Information Warfare: November 18, 2003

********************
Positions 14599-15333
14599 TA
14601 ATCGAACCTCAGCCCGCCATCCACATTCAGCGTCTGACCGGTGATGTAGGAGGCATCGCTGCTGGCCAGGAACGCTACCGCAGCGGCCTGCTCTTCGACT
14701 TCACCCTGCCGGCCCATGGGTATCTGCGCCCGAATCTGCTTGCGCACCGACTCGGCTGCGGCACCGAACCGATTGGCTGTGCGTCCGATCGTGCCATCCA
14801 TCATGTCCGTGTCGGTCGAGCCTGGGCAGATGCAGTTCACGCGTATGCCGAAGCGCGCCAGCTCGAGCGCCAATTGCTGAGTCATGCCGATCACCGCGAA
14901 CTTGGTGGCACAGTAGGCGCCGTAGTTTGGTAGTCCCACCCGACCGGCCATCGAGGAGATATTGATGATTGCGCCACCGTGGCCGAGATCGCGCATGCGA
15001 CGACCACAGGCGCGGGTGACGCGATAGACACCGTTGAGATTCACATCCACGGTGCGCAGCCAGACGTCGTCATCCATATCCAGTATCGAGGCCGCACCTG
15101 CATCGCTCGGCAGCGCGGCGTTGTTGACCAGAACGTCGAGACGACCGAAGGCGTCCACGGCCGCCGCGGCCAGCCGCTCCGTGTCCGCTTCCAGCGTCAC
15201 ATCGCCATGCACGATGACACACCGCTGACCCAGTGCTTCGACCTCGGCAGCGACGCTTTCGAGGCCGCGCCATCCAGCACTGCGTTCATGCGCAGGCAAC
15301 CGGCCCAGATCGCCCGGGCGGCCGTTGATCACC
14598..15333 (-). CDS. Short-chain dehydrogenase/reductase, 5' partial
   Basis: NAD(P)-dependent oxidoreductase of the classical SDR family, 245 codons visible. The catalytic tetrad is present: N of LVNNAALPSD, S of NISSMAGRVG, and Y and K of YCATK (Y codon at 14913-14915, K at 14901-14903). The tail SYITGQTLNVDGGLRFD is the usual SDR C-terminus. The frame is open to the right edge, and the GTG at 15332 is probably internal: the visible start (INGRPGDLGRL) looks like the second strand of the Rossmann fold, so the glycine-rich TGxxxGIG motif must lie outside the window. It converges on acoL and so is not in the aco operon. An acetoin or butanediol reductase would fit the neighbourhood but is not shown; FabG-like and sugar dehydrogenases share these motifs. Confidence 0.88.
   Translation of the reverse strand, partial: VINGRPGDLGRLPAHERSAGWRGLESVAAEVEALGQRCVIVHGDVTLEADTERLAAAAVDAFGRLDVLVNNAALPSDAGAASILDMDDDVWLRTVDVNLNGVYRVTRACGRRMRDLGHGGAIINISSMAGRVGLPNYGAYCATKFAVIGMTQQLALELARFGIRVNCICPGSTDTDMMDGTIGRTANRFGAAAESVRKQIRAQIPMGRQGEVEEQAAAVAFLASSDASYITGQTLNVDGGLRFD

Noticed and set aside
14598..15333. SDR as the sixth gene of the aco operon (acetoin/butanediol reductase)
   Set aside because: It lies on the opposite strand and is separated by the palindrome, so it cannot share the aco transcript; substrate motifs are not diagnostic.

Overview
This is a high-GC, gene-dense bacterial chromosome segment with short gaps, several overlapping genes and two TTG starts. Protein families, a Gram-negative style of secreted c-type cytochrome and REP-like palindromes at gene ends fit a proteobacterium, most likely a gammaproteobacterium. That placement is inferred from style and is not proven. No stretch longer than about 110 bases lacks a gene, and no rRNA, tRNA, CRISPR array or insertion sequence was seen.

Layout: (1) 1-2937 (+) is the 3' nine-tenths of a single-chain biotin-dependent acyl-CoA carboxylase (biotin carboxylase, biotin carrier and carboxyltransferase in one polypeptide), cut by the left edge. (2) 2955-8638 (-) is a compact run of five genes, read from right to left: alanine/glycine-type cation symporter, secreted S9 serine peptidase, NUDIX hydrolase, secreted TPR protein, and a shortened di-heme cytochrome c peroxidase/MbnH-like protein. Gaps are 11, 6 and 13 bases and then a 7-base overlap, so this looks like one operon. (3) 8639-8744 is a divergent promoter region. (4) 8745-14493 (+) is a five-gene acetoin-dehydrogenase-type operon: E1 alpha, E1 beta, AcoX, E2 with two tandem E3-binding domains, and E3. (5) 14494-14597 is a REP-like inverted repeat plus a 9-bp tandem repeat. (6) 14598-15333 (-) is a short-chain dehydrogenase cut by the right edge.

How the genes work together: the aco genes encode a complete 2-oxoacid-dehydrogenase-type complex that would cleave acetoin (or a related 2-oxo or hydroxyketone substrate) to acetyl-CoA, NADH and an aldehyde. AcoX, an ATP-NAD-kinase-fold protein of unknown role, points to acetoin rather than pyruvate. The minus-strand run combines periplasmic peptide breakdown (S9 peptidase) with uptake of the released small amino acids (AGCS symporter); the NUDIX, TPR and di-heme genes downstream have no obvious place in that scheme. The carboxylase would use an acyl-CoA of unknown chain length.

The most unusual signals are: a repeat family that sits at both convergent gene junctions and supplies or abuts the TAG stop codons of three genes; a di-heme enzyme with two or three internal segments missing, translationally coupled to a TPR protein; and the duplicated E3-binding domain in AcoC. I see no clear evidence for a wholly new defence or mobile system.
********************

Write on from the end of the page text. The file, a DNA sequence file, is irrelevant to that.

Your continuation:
The extent to which cyberwar may occur can be seen by the number of active hackers and hacker organizations commercial security firms track. One such firm (TruSecure) has people on line keeping track of 11,000 hackers belonging to 900 groups (most of these are informal, and hackers often operate on their own.) The primary means of attacking the Internet are by exploiting flaws in software the runs, or is used on, the Internet. Currently there are an estimated 5,000 vulnerabilities. Many vulnerabilities are not practical (too difficult or do too little damage) to exploit. Even so, only about a hundred vulnerabilities are regularly used, and only about a dozen or so have been used to launch serious attacks (the kind that make it into the general media). A military cyberwar operation could afford to exploit more vulnerabilities, on a large scale, and do significant damage. Law enforcement organizations often rely on companies like TruSecure to dig out evidence for criminal investigations of Internet crime. In theory, a government organization could do what outfits like TruSecure do. But it is difficult for a government agency to match the pay offered by commercial firms for this kind of work. Special software (to process hundreds of gigabytes of chat room and file transfer data per day) is needed to dig out useful information. But the CIA or, more likely, the NSA, could use their black (secret) budget to recruit and pay the people with the needed skills. China could also do this, as could a few other nations with a large enough budget, and native population of skilled Internet operators. In cyberwar, as in any other kind of war, good intelligence is a prerequisite for victory in battle. It should be noted that companies like TruSecure develop their information in the shadows, with no easy way to verify their press releases. Companies like this have been caught using invention, rather than innovation, to develop their view of trends in computer security. Nations that prepare for cyberwar often find that the situation is far more murky.




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